However, barring the discovery of another batch of missing episodes – or another long-lost interview like the Pertwee articles in recent DWMs – we're nearing saturation point on what else there is to say about Doctor Who, the classic series at any rate. This year we'll see Mark Gatiss' An Adventure In Time And Space (and very welcome too), a programme on the origins of the series, and scarcely a week seems to go by without someone flagging up another cod-academic blog or Mad Norwegian on Who. Lawrence Miles, Tat Wood and Lance Parkin – among others – are contributing interesting, weighty tracts on the show; the documenters such as Andrew Pixley, Richard Bignell, David J Howe, Ed Stradling and Mark Ayres are carefully cataloguing everything there is to know about the facts and figures of Doctor Who. It's been clear for some years that everyone has run of stock photos to use on the covers and the very close end of the initial run of DVDs means there's some sort of original documentary material on virtually every complete story.
Simply put, where the original series is concerned, there's nothing left to know. And so Doctor Who has started to eat itself. It's not enough to know about where The Hand Of Fear was filmed, that Sylv saved Sophie's life during the recording of Battlefield, the real identity of Robin Bland or that the noise of a Yeti's roar is a slowed-down toilet flush. Having devoured these factoids for decades we've turned our hungry gaze to the show's cast and crew. The internet has drip-fed us whispered anecdotes for years but – in the way that mainstream media often adopts the more populist tactics of new media and blogs – we've started to see more and more of this prurient material finding its way into recognised organs or mainstream books.
To read Doctor Who Magazine in the last few years has allowed us to glean hints about Patrick Troughton's extra-marital activities, how Tom thought Pertwee was tight, Nick Courtney's last hours and how Sylvester spent most of his time as part of Ken Campbell''s troupe shagging his way around London. Even the (otherwise excellent) recent Pertwee interview described a broken-hearted septuagenarian Pertwee uncontrollably sobbing because he'd recently lost a treasured stuffed toy. It was depressing as Hell, though the introductions did suggest that the material had, rightly, been edited to remove some of the more unsavoury stuff.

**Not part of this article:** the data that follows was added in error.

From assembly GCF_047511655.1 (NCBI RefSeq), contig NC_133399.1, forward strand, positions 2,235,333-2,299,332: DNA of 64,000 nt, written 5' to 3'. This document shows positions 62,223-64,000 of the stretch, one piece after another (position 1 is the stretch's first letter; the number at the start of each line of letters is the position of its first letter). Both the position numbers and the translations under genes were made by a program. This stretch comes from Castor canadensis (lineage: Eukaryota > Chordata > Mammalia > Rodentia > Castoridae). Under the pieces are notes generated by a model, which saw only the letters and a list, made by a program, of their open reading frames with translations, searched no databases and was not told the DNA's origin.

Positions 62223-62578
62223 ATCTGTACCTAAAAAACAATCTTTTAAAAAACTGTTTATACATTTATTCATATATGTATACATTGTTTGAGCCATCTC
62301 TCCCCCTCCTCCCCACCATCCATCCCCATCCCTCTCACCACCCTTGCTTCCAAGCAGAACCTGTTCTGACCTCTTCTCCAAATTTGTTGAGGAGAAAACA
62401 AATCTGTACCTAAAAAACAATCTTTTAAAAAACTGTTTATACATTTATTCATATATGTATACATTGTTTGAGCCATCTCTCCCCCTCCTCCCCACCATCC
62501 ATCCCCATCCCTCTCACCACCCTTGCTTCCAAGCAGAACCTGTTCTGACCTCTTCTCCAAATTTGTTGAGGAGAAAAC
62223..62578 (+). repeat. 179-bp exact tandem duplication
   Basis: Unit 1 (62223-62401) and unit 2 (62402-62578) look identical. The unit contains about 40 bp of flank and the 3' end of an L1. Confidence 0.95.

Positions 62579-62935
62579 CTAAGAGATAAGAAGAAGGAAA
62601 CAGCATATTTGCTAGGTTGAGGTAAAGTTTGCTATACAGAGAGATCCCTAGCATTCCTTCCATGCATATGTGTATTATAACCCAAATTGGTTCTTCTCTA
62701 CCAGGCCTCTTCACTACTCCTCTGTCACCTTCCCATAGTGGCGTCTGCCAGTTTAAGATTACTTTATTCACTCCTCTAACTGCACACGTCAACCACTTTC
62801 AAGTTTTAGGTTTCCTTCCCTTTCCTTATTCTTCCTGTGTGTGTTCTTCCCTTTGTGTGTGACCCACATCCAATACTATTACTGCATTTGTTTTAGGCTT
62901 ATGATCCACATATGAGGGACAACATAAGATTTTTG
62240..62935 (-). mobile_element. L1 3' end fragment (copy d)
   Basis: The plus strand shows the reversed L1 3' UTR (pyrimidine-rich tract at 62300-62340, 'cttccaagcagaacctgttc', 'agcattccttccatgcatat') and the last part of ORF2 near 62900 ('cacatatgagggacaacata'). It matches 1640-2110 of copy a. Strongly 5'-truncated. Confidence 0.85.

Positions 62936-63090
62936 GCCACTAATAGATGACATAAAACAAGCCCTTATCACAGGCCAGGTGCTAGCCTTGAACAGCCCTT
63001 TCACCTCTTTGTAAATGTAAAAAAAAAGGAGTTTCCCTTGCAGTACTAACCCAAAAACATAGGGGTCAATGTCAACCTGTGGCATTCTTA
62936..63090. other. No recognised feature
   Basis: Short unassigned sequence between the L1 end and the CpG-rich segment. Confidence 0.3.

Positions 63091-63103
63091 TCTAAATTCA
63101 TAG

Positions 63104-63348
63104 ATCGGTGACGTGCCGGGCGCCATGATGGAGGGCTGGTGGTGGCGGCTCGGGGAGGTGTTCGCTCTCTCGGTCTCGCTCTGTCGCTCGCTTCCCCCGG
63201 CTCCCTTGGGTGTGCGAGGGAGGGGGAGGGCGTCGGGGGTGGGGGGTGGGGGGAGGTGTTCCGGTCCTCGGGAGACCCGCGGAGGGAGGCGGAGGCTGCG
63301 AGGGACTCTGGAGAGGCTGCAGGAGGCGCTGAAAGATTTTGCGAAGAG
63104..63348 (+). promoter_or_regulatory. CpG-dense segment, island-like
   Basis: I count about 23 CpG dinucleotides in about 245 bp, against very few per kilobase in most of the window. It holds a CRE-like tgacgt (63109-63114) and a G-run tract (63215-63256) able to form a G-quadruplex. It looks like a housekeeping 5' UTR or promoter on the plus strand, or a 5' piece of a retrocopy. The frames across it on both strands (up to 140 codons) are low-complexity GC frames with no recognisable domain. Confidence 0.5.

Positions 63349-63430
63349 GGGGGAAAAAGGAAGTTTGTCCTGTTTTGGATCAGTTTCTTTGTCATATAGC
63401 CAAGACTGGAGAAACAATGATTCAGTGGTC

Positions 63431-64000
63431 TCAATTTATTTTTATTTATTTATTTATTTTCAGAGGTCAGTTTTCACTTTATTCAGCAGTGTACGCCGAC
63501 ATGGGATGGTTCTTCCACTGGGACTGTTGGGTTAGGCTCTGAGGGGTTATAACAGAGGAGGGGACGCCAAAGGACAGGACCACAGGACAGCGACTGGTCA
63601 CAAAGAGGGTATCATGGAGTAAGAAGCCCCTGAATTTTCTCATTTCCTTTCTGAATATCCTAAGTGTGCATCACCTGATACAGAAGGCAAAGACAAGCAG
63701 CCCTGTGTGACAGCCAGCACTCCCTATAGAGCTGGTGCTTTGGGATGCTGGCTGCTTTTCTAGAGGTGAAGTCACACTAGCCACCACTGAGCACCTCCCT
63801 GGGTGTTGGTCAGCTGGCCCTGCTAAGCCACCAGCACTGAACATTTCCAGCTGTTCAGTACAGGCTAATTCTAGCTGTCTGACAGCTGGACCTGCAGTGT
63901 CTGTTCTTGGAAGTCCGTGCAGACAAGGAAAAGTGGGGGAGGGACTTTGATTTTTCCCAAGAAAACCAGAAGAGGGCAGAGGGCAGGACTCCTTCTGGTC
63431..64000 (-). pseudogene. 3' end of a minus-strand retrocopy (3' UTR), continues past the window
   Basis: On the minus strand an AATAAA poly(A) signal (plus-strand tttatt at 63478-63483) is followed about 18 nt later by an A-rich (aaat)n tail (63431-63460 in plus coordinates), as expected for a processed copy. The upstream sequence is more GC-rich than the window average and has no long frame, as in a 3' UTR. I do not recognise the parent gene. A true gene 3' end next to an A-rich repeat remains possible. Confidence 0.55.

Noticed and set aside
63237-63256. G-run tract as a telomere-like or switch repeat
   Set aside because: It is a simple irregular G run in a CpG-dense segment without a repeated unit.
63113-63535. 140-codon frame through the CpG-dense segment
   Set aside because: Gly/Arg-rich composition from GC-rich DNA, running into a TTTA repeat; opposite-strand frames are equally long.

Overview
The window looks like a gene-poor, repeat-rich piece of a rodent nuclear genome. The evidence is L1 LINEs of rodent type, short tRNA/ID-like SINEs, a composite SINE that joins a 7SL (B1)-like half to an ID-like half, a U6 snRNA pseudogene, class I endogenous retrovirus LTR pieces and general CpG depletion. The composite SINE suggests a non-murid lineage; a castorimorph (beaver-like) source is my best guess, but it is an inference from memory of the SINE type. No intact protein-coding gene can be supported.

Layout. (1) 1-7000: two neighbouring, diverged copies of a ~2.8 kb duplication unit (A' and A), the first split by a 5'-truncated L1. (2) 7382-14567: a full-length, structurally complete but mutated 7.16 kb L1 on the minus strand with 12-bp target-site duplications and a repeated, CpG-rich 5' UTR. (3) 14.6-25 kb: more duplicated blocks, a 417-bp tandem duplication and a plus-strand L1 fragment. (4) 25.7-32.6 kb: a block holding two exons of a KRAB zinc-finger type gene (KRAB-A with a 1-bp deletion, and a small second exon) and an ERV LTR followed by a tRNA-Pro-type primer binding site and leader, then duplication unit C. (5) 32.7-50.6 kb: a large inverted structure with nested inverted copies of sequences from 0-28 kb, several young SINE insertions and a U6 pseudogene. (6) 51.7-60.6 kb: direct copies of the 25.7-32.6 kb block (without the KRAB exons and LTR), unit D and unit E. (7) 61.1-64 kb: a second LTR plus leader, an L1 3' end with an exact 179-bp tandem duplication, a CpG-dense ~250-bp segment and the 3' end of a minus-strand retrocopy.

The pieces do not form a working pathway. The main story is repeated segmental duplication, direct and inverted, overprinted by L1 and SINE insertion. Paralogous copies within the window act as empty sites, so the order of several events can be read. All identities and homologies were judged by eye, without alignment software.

Elsewhere we now know about Hartnell's supposed racism (still a matter of some significant dispute, despite Sweet's assertion in the Guardian), Nick Courtney's crippling depression, Tom's womanising and boozing, Mathew Waterhouse's sexual awakenings while at the Beeb, the alcoholism of certain guest stars and which companion has supposedly slept with three Doctors – the latter, rightly, earning Gary Gillatt a stern rebuke from Colin Baker. Some of these have been rather nuanced and suited the idiom in which they were revealed. Tom's autobiography, for example, is a riotous joy and comes as little surprise, while Waterhouse's rather lovely Blue Box Boy is shot through with whimsy, irony and affection.
But most of this gossip is simply rather dismaying. I don't want to know about the sexual incontinence of my television heroes; I don't want to know that some Doctors dislike others, nor that JN-T was fellated by a willing Barker while on the phone to Biddy Baxter. I don't want to know that Troughton allegedly had a habit of whipping out his knob while I'm watching his "some corners of the universe" speech in Tomb Of The Cybermen, nor that Pertwee and Ainley hated one another while I'm watching them face off in The Five Doctors.
Our appetite for these forbidden nuggets is understandable - in a similar fashion, the internet "dirt sheets" about who htaes who backstage in the world of professional wrestling has opened up a whole new industry as people who grew up cheering Hulk Hogan, Stone Cold and The Rock now search for stories about steroid abuse, sexual liaisons and professional jealousy. Yet it only serves to cheapen the thing we love. To paraphrase Ecclestone's Doctor in Dalek, we haul something down from the stars and bury it in morbid, sad, everyday human frailties.
I don't dispute that the material of JN-T and Downie – some of it anyway – is fair game, nor am I suggesting that we should hush up tales of impropriety simply because it sullies our memories of a TV show. Doctor Who isn't just our progamme, it's one of the most famous series in television history. But we're continuing to unearth what often amounts to hearsay and conjecture about people who may have been dead for decades because of our hunger to know more and more about Doctor Who. Barry Letts might have had a thing or two to say about where our selfish pursuit for knowledge may lead us.
In today's front page it reached its apotheosis. In our 50th anniversary year, where we might have looked forward to the sort of treats one would associate with a childhood birthday, we're dreading Doctor Who being dissected in a media gaze that doesn't care about ruining the reputations of our show and its family. We only have ourselves to blame.